‘The Fatal Conscience’: Julia de Burgos, Puerto Rico’s Greatest Poet

Molly Crabapple retraces the life of the great twentieth century Puerto Rican poet Julia de Burgos amid the devastation of Hurricane Maria.

Published: Apr 26, 2018
Length: 24 minutes (6,141 words)

‘Being Charlie’

“If sex had a defining feature in the 1990s, it was ubiquity.” Laura Marsh unravels the two-decade fallout of the way sex was perceived, reported on, and delighted in during the 90s, an era when pornstars, Sex and the City, Monica Lewinsky, Harvey Weinstein, dominated the news.

Published: Apr 1, 2018
Length: 13 minutes (3,400 words)

The Death and Life of a Great American Building

The historic buildings around New York’s Union Square are not protected by landmark status, and the rise of the city’s tech industry now threatens them.

Published: Mar 7, 2018
Length: 27 minutes (6,796 words)

God’s Own Music

A look at the English choral tradition, a form of music that has spread more widely that you’d imagine.

Published: Feb 22, 2018
Length: 16 minutes (4,013 words)

To Be, or Not to Be

A personal essay in which Russian emigre Masha Gessen ruminates on the culture’s tendency to privilege those who’ve suffered for a lack of choice — in becoming refugees, in picking their gender — and the choices (her own, and those of her parents and ancestors) that have impacted her life.

Published: Jan 29, 2018
Length: 16 minutes (4,037 words)

Portrait of the Artist as a Single Mom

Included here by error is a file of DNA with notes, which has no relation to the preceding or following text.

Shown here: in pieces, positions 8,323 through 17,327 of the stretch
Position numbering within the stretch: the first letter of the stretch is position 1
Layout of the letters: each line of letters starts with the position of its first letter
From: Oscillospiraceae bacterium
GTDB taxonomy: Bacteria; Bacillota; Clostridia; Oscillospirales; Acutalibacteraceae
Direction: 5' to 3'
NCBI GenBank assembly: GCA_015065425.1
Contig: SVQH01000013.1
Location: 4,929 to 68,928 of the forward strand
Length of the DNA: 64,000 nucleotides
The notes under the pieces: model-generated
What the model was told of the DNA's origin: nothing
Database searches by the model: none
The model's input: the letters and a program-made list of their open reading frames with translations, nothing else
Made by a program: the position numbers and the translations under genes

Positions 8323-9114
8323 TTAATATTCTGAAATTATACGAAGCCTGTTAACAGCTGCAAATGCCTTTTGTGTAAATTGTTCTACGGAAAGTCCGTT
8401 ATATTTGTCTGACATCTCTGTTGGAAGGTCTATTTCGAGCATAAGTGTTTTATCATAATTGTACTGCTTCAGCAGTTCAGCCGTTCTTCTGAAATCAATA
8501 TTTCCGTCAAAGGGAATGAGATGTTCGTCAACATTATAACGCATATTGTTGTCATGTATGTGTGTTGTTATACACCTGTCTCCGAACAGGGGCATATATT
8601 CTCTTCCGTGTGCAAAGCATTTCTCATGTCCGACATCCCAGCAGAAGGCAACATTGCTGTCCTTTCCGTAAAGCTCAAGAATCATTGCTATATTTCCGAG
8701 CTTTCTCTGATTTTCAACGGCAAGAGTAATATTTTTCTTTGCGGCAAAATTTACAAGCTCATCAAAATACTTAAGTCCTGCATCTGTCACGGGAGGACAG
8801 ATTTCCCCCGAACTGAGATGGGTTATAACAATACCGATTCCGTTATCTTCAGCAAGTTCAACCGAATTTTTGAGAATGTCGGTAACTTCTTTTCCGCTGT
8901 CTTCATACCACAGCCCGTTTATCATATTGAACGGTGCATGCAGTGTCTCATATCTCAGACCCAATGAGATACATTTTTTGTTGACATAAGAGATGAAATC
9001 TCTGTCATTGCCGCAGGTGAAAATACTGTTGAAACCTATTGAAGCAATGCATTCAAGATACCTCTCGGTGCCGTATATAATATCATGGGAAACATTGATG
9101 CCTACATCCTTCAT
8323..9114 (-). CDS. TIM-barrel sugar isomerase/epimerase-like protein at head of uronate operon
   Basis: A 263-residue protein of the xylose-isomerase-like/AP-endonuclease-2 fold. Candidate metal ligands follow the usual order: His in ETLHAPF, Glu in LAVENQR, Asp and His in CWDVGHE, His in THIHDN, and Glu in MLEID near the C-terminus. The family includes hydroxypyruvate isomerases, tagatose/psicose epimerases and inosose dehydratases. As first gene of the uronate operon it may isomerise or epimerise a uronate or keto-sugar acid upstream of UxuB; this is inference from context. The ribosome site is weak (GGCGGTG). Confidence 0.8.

In this personal essay, created with support from the non-profit Economic Hardship Reporting Project, Stephanie Land chronicles her struggle to support herself and her two daughters while attending college and trying to make a living as a writer.

Published: Dec 29, 2017
Length: 16 minutes (4,085 words)

The Afterlife of a Memoir

Novelist Aminatta Forna writes about the lingering effects, fourteen years later, of having written a memoir, The Devil That Danced on the Water, about the political hanging of her father in Sierra Leone.

Published: Nov 13, 2017
Length: 9 minutes (2,371 words)

A Presumption of Guilt

Bryan Stevenson examines the connection between the modern day death penalty and lynchings of the 19th and 20th centuries.

Published: Jul 13, 2017
Length: 13 minutes (3,467 words)

Tenants Under Siege: Inside New York City’s Housing Crisis

Despite having the most progressive housing laws in the country, New York City is in the throes of a humanitarian emergency: a large-scale “displacement of populations” from their homes.

Published: Aug 17, 2017
Length: 34 minutes (8,669 words)

A Voice for the Voiceless

Poet Charles Simic celebrates the late Philip Levine, a working class writer from Jewish Detroit who spoke for the middle class and saw the extraordinary in ordinary life. It’s refreshing to talk about poetry instead of Trump sometimes.
Published: Jun 22, 2017
Length: 13 minutes (3,345 words)